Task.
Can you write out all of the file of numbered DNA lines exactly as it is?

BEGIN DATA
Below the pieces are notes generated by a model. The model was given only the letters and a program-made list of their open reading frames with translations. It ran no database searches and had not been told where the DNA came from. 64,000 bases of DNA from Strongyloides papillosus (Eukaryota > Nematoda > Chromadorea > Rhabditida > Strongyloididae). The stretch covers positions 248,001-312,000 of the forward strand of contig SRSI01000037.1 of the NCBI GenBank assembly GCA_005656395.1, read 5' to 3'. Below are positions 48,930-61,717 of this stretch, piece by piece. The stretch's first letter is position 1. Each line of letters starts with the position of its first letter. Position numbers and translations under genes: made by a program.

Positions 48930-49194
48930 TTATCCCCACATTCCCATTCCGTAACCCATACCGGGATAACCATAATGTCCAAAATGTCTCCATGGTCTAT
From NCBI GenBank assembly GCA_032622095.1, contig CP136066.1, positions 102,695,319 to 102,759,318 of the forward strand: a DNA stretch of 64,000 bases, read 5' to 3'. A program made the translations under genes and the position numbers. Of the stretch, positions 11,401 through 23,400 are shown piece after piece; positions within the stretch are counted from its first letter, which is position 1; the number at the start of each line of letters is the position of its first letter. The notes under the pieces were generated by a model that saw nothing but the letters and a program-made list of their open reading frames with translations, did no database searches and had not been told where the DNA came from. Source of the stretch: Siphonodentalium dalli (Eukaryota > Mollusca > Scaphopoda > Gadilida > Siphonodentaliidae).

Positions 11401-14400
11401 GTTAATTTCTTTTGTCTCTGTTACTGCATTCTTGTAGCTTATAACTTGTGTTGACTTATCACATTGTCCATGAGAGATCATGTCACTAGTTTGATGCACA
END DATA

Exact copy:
Below the pieces are notes generated by a model. The model was given only the letters and a program-made list of their open reading frames with translations. It ran no database searches and had not been told where the DNA came from. 64,000 bases of DNA from Strongyloides papillosus (Eukaryota > Nematoda > Chromadorea > Rhabditida > Strongyloididae). The stretch covers positions 248,001-312,000 of the forward strand of contig SRSI01000037.1 of the NCBI GenBank assembly GCA_005656395.1, read 5' to 3'. Below are positions 48,930-61,717 of this stretch, piece by piece. The stretch's first letter is position 1. Each line of letters starts with the position of its first letter. Position numbers and translations under genes: made by a program.

Positions 48930-49194
48930 TTATCCCCACATTCCCATTCCGTAACCCATACCGGGATAACCATAATGTCCAAAATGTCTCCATGGTCTAT
From NCBI GenBank assembly GCA_032622095.1, contig CP136066.1, positions 102,695,319 to 102,759,318 of the forward strand: a DNA stretch of 64,000 bases, read 5' to 3'. A program made the translations under genes and the position numbers. Of the stretch, positions 11,401 through 23,400 are shown piece after piece; positions within the stretch are counted from its first letter, which is position 1; the number at the start of each line of letters is the position of its first letter. The notes under the pieces were generated by a model that saw nothing but the letters and a program-made list of their open reading frames with translations, did no database searches and had not been told where the DNA came from. Source of the stretch: Siphonodentalium dalli (Eukaryota > Mollusca > Scaphopoda > Gadilida > Siphonodentaliidae).

Positions 11401-14400
11401 GTTAATTTCTTTTGTCTCTGTTACTGCATTCTTGTAGCTTATAACTTGTGTTGACTTATCACATTGTCCATGAGAGATCATGTCACTAGTTTGATGCACA